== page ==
Today's word count is a breezy 942, or a 4-minute read. Remember when Vitals was always this short?
Illustration: Sarah Grillo/Axios
Even if some states and the federal government begin encouraging people to go back to work, employers ultimately will make the decision about when to bring their workers back to the office, and what that looks like.
Why it matters: There’s no playbook for the kinds of decisions involved in reopening a workplace during a pandemic, which range from workplace travel policies to how to monitor employees for coronavirus symptoms.
The big picture: The Trump administration’s guidance for how to phase into normal life leaves a lot of key actions and decisions up to employers, and is vague about the criteria for readiness.
What they’re saying: Drew Altman, president and CEO of the Kaiser Family Foundation and an Axios contributor, emailed me some thoughts:
The U.S. will need to run 5 million tests a day by early June in order to safely lift social distancing measures, according to a new white paper by Harvard's Edmond J. Safra Center for Ethics, with support from the Rockefeller Foundation.
Between the lines: We're nowhere near being able to complete this many tests a day, and yet parts of the country are already taking small steps back toward normalcy.
What they're saying: "The great value of this approach is that it will prevent cycles of opening up and shutting down," the white paper's authors write.
The number of confirmed coronavirus cases in the U.S. surpassed 784,000 on Monday, while total deaths surged past 42,000.
President Trump announced in a tweet Monday night that he will sign an executive order to temporarily suspend immigration to the U.S. in response to the novel coronavirus pandemic.
Governors in Georgia, Tennessee and South Carolina have announced plans to ease their coronavirus lockdowns.
A state prison in Marion, Ohio, is now the largest known source of COVID-19 infections in the U.S., according to a New York Times database.
JBS, the world's largest meat processor, will temporarily shut down a plant in southwestern Minnesota due to a coronavirus outbreak among workers, the company announced Monday.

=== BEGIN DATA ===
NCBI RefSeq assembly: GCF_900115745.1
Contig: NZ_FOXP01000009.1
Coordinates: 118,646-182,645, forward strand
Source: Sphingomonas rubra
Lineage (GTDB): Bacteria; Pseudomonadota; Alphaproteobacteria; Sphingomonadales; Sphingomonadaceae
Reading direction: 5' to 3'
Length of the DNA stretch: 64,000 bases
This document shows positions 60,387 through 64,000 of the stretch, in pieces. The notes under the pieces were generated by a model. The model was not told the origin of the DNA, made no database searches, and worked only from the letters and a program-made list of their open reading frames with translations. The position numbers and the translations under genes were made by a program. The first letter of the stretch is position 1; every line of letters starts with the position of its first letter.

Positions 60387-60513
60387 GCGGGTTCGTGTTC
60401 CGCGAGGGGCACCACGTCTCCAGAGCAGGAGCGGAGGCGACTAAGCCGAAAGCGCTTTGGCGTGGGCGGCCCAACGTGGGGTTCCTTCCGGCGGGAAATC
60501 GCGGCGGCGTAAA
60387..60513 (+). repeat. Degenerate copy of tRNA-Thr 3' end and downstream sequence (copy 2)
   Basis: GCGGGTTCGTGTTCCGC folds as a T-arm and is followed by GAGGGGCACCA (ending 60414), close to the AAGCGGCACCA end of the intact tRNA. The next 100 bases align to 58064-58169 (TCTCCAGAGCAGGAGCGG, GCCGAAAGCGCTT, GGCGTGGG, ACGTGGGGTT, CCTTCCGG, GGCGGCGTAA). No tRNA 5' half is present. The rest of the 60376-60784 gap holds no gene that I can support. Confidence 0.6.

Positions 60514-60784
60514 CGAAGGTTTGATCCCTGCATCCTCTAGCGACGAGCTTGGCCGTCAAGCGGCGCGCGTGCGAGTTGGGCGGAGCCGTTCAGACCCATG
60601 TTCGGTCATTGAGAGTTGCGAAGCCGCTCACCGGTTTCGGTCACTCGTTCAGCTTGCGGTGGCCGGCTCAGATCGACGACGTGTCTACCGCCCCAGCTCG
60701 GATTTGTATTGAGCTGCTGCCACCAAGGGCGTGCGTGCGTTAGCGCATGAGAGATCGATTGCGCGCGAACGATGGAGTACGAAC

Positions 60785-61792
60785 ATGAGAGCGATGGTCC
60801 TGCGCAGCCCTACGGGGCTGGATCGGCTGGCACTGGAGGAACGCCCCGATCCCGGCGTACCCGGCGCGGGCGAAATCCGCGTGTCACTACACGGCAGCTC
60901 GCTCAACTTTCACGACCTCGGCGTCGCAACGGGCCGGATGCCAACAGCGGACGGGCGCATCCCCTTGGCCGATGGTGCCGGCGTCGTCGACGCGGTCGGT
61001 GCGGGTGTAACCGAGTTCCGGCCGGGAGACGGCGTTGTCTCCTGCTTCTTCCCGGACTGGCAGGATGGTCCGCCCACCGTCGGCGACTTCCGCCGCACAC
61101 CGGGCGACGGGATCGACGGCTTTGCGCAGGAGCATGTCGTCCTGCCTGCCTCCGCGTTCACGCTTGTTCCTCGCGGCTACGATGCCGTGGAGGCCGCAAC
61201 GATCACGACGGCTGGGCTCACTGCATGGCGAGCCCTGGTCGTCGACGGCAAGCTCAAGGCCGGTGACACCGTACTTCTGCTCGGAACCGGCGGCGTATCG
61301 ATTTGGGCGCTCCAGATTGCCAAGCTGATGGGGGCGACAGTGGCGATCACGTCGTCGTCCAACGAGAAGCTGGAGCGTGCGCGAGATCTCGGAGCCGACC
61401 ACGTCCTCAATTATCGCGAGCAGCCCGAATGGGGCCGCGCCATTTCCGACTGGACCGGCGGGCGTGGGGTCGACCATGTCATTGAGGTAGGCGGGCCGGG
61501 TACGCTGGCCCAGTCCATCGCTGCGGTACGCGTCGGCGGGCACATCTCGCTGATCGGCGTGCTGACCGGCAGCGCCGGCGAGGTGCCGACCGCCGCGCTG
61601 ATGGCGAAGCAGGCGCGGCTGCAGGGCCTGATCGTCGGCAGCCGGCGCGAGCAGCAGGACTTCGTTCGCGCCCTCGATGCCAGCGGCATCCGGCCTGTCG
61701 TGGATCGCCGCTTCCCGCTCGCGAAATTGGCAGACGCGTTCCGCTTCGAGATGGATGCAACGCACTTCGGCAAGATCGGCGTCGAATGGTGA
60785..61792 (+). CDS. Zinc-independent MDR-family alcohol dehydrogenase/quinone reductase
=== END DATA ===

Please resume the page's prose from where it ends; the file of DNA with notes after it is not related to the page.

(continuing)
Maryland Gov. Larry Hogan announced Monday that South Korea is sending the state 5,000 coronavirus kits, which can be made into 500,000 tests, the Baltimore Sun reports.
New York City has canceled all non-essential events during the month of June, Mayor Bill De Blasio announced on Monday.
The global economy has never faced a challenge like the coronavirus, but it's in Africa that the pain could be deepest and recovery slowest, Axios' Dave Lawler writes.
New Zealand may be able to successfully eliminate the coronavirus altogether, as opposed to containing it, AP reports.
Migrants recently deported from the U.S. have been diagnosed with the coronavirus in Mexico, Haiti and Guatemala, Reuters reports.
Most Americans feel it would be risky to return to "normal" life just yet, and would wait indefinitely or at least for a few more months for the threat of coronavirus infection to subside, per the Axios-Ipsos Coronavirus Index.
Why it matters: President Trump has championed the idea that some states should reopen by May 1. But the latest findings from our national poll suggest most Americans aren't ready and worry it would hurt their health and well-being, Axios' Margaret Talev writes.
The results also suggest that the recent protests in Michigan and elsewhere against stay-at-home orders — which have drawn national press coverage — don't reflect how the majority of Americans think about the response to the virus.
What they're saying: "Republicans are less proximate to it; they're less likely to live in the big urban centers," said Cliff Young, president of Ipsos U.S. Public Affairs.
The number of prescriptions that people are filling through the mail has skyrocketed over the past few weeks, according to data from IQVIA and Barclays.
The big picture: Total prescription volumes still have declined heavily as people have traveled to their pharmacies less frequently, Axios' Bob Herman reports.